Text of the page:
**Extra Study**

Consider the classic game of the distant past, **Reversii** where we are given a random list of numbers and have to put them in order using only flips from the right hand side. We wonâ€™t get into that level of difficulty, yet, but we can flip the entire list as a starting point. Letâ€™s take a list of 10 items and flip itâ€¦

```
>>> x = list(range(10))
>>> a, b = x[0], x[-1]
>>> x[0], x[-1] = b, a
>>> x
[9, 1, 2, 3, 4, 5, 6, 7, 8, 0]
>>> a, b = x[1], x[-2]
>>> x[1], x[-2] = b, a
>>> x
[9, 8, 2, 3, 4, 5, 6, 7, 1, 0]
>>> a, b = x[2], x[-3]
>>> x[2], x[-3] = b, a
>>> x
[9, 8, 7, 3, 4, 5, 6, 2, 1, 0]
>>> a, b = x[3], x[-4]
>>> x[3], x[-4] = b, a
>>> x
[9, 8, 7, 6, 4, 5, 3, 2, 1, 0]
>>> a, b = x[4], x[-5]
>>> x[4], x[-5] = b, a
>>> x
[9, 8, 7, 6, 5, 4, 3, 2, 1, 0]
```

Now letâ€™s take a list of 9 items and flip itâ€¦

```
>>> x = list(range(1, 10))
>>> a, b = x[0], x[-1]
>>> x[0], x[-1] = b, a
>>> x
[9, 2, 3, 4, 5, 6, 7, 8, 1]
>>> a, b = x[1], x[-2]
>>> x[1], x[-2] = b, a
>>> x
[9, 8, 3, 4, 5, 6, 7, 2, 1]
>>> a, b = x[2], x[-3]
>>> x[2], x[-3] = b, a
>>> x
[9, 8, 7, 4, 5, 6, 3, 2, 1]
>>> a, b = x[3], x[-4]
>>> x[3], x[-4] = b, a
>>> x
[9, 8, 7, 6, 5, 4, 3, 2, 1]
>>>
```

See any pattern there? This is suggestive of an algorithm. All we need is to understand a breaking condition to set it in motion. Note the condition on `while`

belowâ€¦

```
>>> x = list(range(10))
>>> i = 0
>>> while i + 1 <= len(x) // 2:
a, b = x[i], x[-(i+1)]
x[i], x[-(i+1)] = b, a
i += 1
>>> x
[9, 8, 7, 6, 5, 4, 3, 2, 1, 0]
>>> x = list(range(1, 10))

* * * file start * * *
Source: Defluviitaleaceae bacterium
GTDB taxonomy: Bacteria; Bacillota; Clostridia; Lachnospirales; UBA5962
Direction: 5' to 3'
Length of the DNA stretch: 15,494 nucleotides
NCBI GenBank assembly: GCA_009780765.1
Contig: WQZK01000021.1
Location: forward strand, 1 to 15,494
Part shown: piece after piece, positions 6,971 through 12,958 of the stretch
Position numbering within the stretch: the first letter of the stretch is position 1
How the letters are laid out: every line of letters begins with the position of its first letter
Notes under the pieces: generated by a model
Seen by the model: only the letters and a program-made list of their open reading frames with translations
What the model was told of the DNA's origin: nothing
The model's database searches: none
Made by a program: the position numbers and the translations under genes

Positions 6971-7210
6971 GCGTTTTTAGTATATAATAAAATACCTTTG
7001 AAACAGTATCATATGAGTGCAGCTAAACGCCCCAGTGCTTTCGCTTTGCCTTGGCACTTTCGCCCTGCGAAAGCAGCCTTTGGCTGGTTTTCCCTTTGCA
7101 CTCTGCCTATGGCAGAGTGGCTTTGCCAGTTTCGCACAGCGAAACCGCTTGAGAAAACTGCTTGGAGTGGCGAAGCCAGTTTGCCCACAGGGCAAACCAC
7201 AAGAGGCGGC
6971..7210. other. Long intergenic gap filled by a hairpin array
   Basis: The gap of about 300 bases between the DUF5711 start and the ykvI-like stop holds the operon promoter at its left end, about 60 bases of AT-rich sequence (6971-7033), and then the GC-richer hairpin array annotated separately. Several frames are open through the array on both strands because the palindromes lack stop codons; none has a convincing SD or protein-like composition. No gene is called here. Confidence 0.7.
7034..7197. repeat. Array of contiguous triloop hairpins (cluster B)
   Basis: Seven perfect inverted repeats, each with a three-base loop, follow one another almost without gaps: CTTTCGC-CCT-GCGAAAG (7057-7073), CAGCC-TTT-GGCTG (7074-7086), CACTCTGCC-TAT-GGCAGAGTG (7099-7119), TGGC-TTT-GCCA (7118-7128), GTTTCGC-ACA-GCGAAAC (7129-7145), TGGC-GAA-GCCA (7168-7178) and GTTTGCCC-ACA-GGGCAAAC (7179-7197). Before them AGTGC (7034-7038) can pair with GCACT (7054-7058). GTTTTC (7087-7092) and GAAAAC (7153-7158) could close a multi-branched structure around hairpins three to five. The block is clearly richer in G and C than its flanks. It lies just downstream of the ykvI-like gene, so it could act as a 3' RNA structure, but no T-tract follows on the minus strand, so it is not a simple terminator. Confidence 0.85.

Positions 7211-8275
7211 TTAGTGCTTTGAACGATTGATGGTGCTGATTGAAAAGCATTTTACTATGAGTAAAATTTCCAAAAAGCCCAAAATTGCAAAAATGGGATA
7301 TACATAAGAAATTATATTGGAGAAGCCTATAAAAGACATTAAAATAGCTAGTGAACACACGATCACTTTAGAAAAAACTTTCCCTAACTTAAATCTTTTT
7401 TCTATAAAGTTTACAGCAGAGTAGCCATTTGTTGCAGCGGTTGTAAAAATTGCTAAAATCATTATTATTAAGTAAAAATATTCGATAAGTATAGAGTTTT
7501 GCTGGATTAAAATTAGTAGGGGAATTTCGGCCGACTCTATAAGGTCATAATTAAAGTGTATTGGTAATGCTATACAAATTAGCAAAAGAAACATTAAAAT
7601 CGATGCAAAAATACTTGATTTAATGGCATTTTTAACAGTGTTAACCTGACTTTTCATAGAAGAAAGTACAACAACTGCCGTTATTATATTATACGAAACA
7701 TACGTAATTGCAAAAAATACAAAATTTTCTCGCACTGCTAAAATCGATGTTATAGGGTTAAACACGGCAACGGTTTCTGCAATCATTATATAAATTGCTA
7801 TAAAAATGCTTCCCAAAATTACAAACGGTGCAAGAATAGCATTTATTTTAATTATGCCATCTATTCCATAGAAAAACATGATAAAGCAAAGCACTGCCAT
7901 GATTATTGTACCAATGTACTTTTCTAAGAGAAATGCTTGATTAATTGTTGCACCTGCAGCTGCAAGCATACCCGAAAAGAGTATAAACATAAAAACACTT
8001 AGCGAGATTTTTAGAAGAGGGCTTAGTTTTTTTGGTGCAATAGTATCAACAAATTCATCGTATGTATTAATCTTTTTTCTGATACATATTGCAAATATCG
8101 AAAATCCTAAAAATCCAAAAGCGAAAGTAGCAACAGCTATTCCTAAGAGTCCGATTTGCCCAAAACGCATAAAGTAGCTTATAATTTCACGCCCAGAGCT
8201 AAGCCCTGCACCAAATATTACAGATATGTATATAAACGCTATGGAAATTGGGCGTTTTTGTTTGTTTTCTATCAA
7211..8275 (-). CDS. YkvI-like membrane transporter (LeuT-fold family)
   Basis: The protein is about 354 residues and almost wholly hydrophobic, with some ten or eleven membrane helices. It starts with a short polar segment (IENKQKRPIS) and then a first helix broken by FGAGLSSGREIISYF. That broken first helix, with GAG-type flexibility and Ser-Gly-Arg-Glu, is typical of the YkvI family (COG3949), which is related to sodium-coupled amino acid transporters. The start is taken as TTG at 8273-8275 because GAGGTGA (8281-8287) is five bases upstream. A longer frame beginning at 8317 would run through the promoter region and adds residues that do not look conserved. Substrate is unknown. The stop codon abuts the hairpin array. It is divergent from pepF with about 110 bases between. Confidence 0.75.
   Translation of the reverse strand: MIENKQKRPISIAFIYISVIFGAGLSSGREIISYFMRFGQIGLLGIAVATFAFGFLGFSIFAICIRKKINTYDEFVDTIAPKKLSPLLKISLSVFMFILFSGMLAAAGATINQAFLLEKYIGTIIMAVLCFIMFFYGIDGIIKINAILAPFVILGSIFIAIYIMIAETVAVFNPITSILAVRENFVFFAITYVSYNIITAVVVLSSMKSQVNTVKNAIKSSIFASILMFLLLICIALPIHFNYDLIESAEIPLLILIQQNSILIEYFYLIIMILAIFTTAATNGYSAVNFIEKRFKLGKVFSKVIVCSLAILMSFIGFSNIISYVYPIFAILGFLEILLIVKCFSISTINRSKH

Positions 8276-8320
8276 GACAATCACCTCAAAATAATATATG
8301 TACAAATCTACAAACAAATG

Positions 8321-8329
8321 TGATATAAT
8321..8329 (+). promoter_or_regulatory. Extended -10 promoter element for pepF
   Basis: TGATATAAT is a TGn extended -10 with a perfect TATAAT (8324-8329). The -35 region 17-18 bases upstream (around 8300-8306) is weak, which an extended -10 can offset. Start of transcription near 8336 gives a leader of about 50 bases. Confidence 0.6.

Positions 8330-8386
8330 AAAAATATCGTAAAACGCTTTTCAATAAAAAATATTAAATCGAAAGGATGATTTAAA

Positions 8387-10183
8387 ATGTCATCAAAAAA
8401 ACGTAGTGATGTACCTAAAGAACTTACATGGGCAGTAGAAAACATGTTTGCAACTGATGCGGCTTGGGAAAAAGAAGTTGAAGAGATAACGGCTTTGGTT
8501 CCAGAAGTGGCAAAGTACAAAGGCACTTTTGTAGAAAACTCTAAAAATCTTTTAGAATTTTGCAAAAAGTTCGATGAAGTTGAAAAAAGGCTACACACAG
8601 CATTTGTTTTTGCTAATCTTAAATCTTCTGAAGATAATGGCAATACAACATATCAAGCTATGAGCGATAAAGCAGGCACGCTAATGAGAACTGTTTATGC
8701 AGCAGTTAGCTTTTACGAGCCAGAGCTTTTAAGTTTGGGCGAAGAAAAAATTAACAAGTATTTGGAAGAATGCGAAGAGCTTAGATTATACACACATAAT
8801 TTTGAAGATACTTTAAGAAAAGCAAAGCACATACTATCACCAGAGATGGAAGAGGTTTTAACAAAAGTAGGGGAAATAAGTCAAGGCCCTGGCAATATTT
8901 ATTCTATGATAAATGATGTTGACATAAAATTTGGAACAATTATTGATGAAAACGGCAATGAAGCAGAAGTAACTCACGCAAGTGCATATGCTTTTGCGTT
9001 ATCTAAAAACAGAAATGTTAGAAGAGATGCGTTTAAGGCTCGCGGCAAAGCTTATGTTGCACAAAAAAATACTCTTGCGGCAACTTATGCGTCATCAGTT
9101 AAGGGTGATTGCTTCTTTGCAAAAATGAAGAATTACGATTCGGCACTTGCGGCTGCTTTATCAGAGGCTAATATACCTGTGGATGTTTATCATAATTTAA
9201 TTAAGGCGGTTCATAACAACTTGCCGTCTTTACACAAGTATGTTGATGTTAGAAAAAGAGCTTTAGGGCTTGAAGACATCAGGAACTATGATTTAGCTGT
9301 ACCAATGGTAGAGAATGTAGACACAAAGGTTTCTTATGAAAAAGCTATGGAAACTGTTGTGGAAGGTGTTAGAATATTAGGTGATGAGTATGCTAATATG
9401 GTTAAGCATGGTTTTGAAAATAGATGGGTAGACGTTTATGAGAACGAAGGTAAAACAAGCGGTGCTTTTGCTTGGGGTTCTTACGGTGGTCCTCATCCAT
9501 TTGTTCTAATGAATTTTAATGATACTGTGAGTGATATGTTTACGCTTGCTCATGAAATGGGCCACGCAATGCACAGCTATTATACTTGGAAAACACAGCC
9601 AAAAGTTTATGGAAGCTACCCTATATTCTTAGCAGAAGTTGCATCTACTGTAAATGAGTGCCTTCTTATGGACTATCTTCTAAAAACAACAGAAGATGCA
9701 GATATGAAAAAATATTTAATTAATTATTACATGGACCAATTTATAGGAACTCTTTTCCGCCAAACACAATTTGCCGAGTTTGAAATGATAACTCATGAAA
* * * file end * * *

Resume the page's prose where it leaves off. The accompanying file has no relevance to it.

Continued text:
>>> i = 0
>>> while i + 1 <= len(x) // 2:
a, b = x[i], x[-(i+1)]
x[i], x[-(i+1)] = b, a
i += 1
>>> x
[9, 8, 7, 6, 5, 4, 3, 2, 1]
>>>
```

Any hint as to how we would use `i`

in the Reversii plot?

As noted, this is for extra study when one has competed the course. Bookmark it and return later to explore this concept. It wonâ€™t come up in the course but will surely have piqued your interest. See you on the flip-flop.

We can intuit this into a utility function now that we have the mechanics and contraints we needâ€¦

```
>>> def reverse(x, i=0):
while i + 1 <= len(x) // 2:
a, b = x[i], x[-(i+1)]
x[i], x[-(i+1)] = b, a
i += 1
return x
>>> reverse(list(range(10)))
[9, 8, 7, 6, 5, 4, 3, 2, 1, 0]
>>> reverse(list(range(1, 10)))
[9, 8, 7, 6, 5, 4, 3, 2, 1]
>>>
```

Just to note, weâ€™re close, but this is not Reversii.

Extra Study, piled onâ€¦

To make our function less vulnerable to stray inputsâ€¦

```
>>> def reverse(x, i=0):
try:
while i + 1 <= len(x) // 2:
x[-i - 1], x[i] = x[i], x[-i - 1]
i += 1
return x
except:
return x
```

```
>>> reverse('a string')
'a string'
>>> reverse(1)
1
>>> reverse({'one': 1})
{'one': 1}
>>> reverse(list(range(1, 10)))
[9, 8, 7, 6, 5, 4, 3, 2, 1]
>>> reverse(list(range(10)))
[9, 8, 7, 6, 5, 4, 3, 2, 1, 0]
>>>
```

Whatâ€™s more we can deal with one exception, a `str`

parameterâ€¦

```
>>> def reverse(x, i=0):
try:
while i + 1 <= len(x) // 2:
x[-i - 1], x[i] = x[i], x[-i - 1]
i += 1
return x
except:
if isinstance(x, str):
return ''.join(reverse(list(x)))
else:
return x
>>> reverse('a string')
'gnirts a'
>>>
```